On the Weak-Wind Problem in Massive Stars: X-ray Spectra Reveal a Massive Hot Wind in mu Columbae
David P. Huenemoerder, Lidia M. Oskinova, Richard Ignace, Wayne L. Waldron, Helge Todt, Kenji Hamaguchi, Shunji Kitamoto
Massachusetts Institute of Technology, Kavli Institute for Astrophysics and Space Research, 70 Vassar St., Cambridge, MA 02139, USA
mu Columbae is a prototypical weak-wind O-star for which we have obtained a high-resolution X-ray spectrum with the Chandra LETG/ACIS-S instrument and a low resolution spectrum with Suzaku. This allows us, for the first time, to investigate the role of X-rays on the wind structure in a bona fide weak-wind system and to determine whether there actually is a massive, hot wind. The X-ray emission measure indicates that the outflow is an order of magnitude greater than that derived from UV lines and is commensurate with the nominal wind-luminosity relationship for O-stars. Therefore, the ``weak-wind problem''---identified from cool wind UV/optical spectra---is largely resolved by accounting for the hot wind seen in X-rays. From X-ray line profiles, Doppler shifts, and relative strengths, we find that this weak-wind star is typical of other late O dwarfs. The X-ray spectra do not suggest a magnetically confined plasma---the spectrum is soft and lines are broadened; Suzaku spectra confirm the lack of emission above 2 keV. Nor do the relative line shifts and widths suggest any wind decoupling by ions. The He-like triplets indicate that the bulk of the X-ray emission is formed rather close to the star, within 5 stellar radii. Our results challenge the idea that some OB stars are ``weak-wind'' stars that deviate from the standard wind-luminosity relationship. The wind is not weak, but it is hot and its bulk is only detectable in X-rays.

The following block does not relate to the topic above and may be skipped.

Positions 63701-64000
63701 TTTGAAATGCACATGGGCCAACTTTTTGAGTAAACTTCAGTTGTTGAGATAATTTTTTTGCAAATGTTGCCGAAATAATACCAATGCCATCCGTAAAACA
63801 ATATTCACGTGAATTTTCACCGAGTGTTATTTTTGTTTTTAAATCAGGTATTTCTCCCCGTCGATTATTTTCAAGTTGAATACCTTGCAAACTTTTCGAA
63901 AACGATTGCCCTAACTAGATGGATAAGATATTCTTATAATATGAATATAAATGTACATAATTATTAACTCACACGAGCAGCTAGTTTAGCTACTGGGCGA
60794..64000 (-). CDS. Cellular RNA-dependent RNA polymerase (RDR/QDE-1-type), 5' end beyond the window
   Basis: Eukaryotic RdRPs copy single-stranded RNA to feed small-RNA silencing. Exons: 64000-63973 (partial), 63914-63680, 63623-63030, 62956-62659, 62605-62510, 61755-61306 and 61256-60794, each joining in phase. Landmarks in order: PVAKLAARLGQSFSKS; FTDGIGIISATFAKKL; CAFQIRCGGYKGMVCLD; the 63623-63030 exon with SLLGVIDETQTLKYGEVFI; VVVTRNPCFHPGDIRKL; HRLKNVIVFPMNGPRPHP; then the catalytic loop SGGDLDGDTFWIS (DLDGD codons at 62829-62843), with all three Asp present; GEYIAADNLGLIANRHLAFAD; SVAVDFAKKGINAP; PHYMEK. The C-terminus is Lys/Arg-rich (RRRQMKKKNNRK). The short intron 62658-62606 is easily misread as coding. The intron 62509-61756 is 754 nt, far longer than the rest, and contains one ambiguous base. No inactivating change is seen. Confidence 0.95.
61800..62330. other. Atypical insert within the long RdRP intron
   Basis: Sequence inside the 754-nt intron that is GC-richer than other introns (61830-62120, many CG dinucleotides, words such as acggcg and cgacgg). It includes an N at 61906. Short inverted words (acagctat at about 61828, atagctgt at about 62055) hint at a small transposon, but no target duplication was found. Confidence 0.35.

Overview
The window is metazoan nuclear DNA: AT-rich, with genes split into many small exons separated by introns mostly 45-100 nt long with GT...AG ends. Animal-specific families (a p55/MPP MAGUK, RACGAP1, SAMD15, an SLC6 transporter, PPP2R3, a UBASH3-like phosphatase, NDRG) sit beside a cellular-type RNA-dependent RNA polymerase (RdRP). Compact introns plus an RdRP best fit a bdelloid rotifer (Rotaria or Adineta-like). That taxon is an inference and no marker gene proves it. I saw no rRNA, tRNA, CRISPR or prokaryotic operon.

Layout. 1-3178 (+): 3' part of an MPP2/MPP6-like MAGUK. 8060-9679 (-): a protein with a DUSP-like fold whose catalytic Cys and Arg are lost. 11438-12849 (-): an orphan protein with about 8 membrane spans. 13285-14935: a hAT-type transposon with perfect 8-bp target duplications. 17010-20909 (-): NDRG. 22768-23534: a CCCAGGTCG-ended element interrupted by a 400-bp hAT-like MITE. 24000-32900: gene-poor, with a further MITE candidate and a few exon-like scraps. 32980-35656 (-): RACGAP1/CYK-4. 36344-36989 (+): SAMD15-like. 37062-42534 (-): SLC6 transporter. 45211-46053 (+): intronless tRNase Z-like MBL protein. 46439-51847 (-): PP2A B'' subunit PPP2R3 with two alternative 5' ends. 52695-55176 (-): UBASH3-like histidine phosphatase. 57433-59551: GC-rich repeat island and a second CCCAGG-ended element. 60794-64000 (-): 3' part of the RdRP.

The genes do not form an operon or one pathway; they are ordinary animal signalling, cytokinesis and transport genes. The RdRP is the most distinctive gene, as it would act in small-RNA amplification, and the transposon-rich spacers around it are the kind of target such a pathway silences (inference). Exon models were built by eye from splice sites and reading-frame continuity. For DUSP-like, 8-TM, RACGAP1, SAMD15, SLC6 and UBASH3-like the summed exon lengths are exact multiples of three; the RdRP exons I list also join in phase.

Status: Manuscript has been accepted